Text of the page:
Guangdong, China: Day 3 Hong Kong

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Guangdong, China: Day 3 Hong Kong

Center map

Hong Kong is somewhere that’s always fascinated me, its a tiny (by comparison) area off the South of China and I remember as a kid toys were always stamped ‘Made In Hong Kong’. I used to look at my atlas for photographs and dream one day of visiting this toy heaven…

However, Hong Kong today is less about manufacturing and more about financial services. Although we gave it back many years ago it remains a wierd little colonial state with totally different rules to mainland China despite being owned by it. As an English person, I have a company and bank account in Hong Kong but wouldn’t be allowed to open a company or bank in China.

Hong Kong Border

We set off early to the border, only one of my guys had a visa so instead he brought his wife. I was collected at my hotel and we drove 10 minutes to an underground car park near Futian Checkpoint, the pedestrian Bridge into Hong Kong.

It was chaos and I would never have been able to negotiate the route without local eyes and ears!

I had to fill in an exit form for Chinese customs and an entry document for Hong Kong customs. Each asked what flight or train I left and arrived on. It made me feel slightly more fit and healthy to honestly write ‘walked’ in this space!

Aside from the form filling, leaving China and entering it’s neighbouring country was fairly easy, and fortunately I have a multiple access business visa for China so I’ll be able to get back too!


Once over the border, we met another friend, Ivy, who is a Hong Kong resident and our ‘guide’ for the day.

We got a train at the checkpoint to take us to Hong Kong Island. The island is much more beautiful than the city but will also give some spectacular vantage points for photos of the mainland.

Our first stop was Stanley… We exited the underground station and got a double decker bus which apparently was going via Aberdeen!

The bus was like a white knuckle ride. He sped through the tiny streets and out of the city climbing steep winding mountain roads. He avoided oncoming traffic by millimetres and I was almost thankful when we arrived at Stanley.

The sun was beating down and we found a restaurant overlooking the beach where I reluctantly settled for a Chinese buffet. Thankfully this was like no Chinese buffet back home… The food was stunning and I had more than my fair share of fresh salmon!

After lunch we strolled along the seafront, Hong Kong still takes UK bank Holidays and as today is Good Friday people were off work and there was a lovely vibe and atmosphere. We walked through markets and hustled with street games, and there were lots of buskers filling the air with Mandarin equivalents of Western pop songs.

Millenia Viewpoint

Our next stop was a taxi ride away, my new friends wanted me to see the view of Victoria Harbour from the island’s highest point, on which a shopping mall had been convinently built upon, Galleria.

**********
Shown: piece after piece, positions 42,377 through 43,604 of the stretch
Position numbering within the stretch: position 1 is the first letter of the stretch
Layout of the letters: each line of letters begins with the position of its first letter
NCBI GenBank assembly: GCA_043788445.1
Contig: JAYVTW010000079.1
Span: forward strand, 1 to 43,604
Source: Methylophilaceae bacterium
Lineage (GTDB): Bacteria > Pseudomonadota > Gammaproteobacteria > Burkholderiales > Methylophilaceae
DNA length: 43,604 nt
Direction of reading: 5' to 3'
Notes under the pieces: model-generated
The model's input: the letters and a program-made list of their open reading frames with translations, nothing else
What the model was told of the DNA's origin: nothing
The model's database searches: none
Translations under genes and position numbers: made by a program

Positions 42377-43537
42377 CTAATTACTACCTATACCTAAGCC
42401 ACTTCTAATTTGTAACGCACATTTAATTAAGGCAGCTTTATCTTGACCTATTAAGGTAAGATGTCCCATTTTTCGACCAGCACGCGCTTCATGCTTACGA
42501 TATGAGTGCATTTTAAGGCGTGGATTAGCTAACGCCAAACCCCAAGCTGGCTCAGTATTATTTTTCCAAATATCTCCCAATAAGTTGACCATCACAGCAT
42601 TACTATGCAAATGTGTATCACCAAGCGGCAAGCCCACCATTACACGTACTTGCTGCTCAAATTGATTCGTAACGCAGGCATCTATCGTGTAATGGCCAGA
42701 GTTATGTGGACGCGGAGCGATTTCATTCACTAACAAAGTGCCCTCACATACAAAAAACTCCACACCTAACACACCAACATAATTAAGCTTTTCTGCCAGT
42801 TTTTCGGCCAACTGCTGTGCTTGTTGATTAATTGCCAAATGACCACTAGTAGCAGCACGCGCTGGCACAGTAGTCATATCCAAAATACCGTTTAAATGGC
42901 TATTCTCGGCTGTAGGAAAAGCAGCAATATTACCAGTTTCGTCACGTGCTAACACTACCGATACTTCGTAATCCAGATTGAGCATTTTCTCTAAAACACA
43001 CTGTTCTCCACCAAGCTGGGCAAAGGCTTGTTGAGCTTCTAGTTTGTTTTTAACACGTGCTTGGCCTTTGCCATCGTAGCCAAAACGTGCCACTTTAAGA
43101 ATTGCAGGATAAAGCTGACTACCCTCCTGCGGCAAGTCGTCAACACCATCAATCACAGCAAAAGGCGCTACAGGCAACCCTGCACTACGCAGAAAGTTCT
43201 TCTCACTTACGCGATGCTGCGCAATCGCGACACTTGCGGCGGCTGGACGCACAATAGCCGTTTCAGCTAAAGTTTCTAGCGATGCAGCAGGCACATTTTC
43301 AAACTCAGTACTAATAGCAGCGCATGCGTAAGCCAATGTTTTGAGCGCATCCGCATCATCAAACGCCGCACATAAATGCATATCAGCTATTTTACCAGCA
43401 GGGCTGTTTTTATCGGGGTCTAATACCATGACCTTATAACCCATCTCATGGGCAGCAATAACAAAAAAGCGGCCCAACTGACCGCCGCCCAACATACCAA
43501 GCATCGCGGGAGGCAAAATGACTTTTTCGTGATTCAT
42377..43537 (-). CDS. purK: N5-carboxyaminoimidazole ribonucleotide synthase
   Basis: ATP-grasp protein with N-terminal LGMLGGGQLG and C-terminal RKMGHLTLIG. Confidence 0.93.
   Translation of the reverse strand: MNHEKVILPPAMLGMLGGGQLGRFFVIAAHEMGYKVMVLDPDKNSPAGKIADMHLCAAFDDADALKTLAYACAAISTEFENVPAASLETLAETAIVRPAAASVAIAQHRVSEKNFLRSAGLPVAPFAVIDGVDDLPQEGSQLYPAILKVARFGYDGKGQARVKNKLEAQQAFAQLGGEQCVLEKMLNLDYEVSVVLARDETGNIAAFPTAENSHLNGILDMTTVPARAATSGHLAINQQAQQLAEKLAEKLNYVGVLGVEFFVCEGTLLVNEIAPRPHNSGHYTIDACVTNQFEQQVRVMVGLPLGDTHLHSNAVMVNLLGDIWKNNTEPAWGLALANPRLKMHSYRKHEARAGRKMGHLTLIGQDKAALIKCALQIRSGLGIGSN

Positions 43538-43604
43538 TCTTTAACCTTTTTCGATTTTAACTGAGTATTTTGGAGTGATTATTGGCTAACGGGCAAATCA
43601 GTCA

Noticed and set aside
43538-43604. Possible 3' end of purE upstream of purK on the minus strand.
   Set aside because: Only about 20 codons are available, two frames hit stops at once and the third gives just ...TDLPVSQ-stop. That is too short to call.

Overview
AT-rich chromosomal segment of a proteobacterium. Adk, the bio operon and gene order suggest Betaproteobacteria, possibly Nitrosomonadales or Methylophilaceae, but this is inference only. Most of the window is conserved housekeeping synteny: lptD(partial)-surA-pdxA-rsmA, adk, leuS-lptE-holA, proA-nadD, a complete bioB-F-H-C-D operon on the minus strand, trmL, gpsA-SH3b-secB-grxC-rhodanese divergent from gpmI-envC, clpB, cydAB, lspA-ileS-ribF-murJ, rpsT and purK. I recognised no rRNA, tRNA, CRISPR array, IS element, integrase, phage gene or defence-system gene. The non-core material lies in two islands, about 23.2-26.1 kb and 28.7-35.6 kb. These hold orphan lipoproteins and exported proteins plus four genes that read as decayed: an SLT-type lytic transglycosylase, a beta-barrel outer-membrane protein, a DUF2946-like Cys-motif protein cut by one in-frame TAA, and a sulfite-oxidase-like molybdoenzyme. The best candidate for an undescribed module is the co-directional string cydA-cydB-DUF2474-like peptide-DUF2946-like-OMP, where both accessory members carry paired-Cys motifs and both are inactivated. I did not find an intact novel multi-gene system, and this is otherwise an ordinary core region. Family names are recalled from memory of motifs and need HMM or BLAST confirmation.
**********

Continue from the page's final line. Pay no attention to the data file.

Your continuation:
We bought tickets to ‘The Peak’ (about US$8 / £6) each and queued for the elevator up.

The sun had just set by the time we got to the front of the queue and into the elevator. The lights of the skyscrapers were starting to come on and if it wasn’t for the hundreds of other people up at the peak, the view might have taken my breath away.

I jostled and pushed my way to the front of the terrace and took a couple of photos of the vista, but it was quite frustrating as they’d obviously oversold tickets.

Ferry Across HK Bay

Leaving Galleria we headed for the Star Ferry terminal to get from the island to the mainland. It was much quicker than I expected and before I knew it we were docking at the terminal on the opposite side.

Locked In HK

At this point, although I often have stupid tendancies, I’d like to point out that I asked my friends if the border is open 24 hours. “no problem” they said and I happily followed them into a restaurant for our evening meal.

By the time we left it was 22h30 and we waved a cab. Taxis here are as expensive at the UK, about 10x the price across the border in China.

We dropped Ivy near her home and then got dropped at the Futian Checkpoint, the way we entered on the pedestrian footbridge. Now I would have expected the taxi driver to question why we were getting dropped at a border crossing with all lights off and gates locked at 01h00, but he didn’t.

Sure enough everything was locked up and upon searching I found out we’d missed the checkpoint not by minutes but by a rather spectacular 3 hours. We were actually locked in Hong Kong! I’ve got myself in some tricky situations over the years but I’d not been locked inside a country until now.

Upon advice from Louise, I checked availability at the Mandarin Oriental Hotel, one of Hong King’s most famous. However at $4,100 a room it was a little out of my price range unless they were going to let me throw a telly in the pool.

The solution was to get another cab 12km to the only checkpoint still open. However you weren’t allowed to walk across and had to then pay a bus to carry you over the bridge.

Once over, our troubles weren’t over… Remember our car was parked in an underground car park near the other checkpoint? So, we had to get another cab on the China side to take us 12Km back the way we’d just gone!

All in all it took a couple of hours and I wearily stepped into my hotel reception and asked for a beer. Imagine my disappointment when I was bundled into another cab and taken 3 blocks to the nearest bar?! It was like winning Trivial Pursuit but then not being able to answer the final question; so near yet so far. Exhausted I couldn’t be bothered arguing so I let it take me then walked straight back without a beer.

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